The New Yorker presented a huge gift to Bannon, placing him in the position he prefers most — excluded by the liberal elites who do not tolerate debate, who look on the rest with moral superiority, who believe that they have already won the culture war, so now there are forbidden discussions, vetoed, which cannot be permitted because they damage some sensibility and they knock you out of pleasant conversations, out of your comfort zone. In Colombia, in recent years, I have noticed the same tendency. People that I know and that describe themselves as liberals reach their tolerance level when a conservative speaks, a goth, a “fascist,” as they typically belittle that segment of the right. I notice this frequently on Twitter when my colleague Jose Manuel Acevedo intervenes during the discussions of the newscast where I work. They say that they prefer to turn off the radio, which they turn on again when he stops talking. (And look, I am not equating Jose Manuel with Bannon, who is not like him in any sense.)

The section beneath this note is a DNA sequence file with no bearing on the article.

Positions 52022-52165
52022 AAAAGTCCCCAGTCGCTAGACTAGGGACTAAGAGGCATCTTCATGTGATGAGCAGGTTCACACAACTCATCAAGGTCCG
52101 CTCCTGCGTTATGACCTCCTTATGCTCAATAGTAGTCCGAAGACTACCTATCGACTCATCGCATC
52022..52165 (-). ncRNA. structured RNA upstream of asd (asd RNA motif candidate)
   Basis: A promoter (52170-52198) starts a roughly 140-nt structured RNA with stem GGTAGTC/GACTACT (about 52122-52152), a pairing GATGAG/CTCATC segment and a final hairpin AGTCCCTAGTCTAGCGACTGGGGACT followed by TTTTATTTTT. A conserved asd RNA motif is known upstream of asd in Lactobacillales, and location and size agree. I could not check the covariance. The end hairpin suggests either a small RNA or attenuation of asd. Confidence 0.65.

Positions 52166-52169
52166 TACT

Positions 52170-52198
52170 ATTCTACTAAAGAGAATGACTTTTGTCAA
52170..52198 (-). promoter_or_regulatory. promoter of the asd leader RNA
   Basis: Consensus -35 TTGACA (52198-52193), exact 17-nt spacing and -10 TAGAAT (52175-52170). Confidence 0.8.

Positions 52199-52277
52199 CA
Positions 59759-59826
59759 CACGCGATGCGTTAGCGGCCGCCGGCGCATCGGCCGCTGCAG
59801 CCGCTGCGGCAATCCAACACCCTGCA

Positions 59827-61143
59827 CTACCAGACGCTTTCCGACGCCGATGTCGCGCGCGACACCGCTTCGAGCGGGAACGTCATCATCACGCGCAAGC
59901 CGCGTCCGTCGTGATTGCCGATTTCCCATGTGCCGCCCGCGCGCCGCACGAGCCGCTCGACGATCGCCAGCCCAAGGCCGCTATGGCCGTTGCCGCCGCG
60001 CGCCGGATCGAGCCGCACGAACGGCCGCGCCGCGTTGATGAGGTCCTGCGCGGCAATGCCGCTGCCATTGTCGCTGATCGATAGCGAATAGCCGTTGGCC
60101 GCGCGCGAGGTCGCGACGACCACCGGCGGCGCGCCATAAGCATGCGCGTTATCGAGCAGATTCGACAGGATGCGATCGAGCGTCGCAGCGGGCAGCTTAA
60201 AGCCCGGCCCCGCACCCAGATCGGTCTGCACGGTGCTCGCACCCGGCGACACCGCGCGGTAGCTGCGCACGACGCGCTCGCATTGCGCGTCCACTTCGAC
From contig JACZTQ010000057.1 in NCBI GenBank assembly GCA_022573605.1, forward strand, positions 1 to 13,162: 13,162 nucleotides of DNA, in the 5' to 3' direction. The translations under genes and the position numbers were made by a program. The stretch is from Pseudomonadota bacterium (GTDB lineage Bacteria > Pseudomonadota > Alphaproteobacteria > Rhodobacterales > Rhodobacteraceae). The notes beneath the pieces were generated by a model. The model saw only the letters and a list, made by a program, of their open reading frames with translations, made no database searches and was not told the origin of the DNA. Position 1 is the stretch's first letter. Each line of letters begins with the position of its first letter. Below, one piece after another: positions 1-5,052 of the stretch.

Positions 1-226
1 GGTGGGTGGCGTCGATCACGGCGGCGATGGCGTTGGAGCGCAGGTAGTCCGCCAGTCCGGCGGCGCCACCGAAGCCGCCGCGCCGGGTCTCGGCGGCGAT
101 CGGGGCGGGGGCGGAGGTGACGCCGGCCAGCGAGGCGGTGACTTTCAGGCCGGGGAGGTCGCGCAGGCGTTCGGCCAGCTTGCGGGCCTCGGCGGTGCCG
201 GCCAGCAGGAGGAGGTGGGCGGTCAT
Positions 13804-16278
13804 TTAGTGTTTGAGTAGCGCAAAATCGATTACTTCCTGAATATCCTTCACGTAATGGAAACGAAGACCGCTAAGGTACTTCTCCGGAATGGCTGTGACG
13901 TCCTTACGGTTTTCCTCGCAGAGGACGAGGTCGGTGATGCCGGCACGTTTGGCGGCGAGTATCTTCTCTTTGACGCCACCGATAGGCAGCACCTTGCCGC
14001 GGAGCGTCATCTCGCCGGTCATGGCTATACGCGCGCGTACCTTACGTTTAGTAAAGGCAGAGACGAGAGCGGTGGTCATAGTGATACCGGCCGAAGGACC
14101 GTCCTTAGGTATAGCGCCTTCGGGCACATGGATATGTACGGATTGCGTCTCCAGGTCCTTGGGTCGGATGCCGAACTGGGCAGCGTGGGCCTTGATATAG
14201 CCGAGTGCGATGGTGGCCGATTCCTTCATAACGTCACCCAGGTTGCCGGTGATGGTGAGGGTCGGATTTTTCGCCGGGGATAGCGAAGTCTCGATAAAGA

I understand that in certain scenarios one should not fall into a false equivalence. I mean, in order to legitimize a forum about astronomy it is not necessary to invite someone who claims that the earth is flat. Those two opinions are not equivalent. But I don’t know if things are that simple in politics. It does not surprise me if Alejandro Ordonez burns books, nor that he refuses to debate with, shall we say, a declared communist. But it does surprise me that a liberal behaves this way. If a liberal is someone who requests that universities not invite X or Y because their speech is unacceptable, and who wants to silence whoever thinks differently because what they have to say cannot be said, at what point do we forget the value of discussion?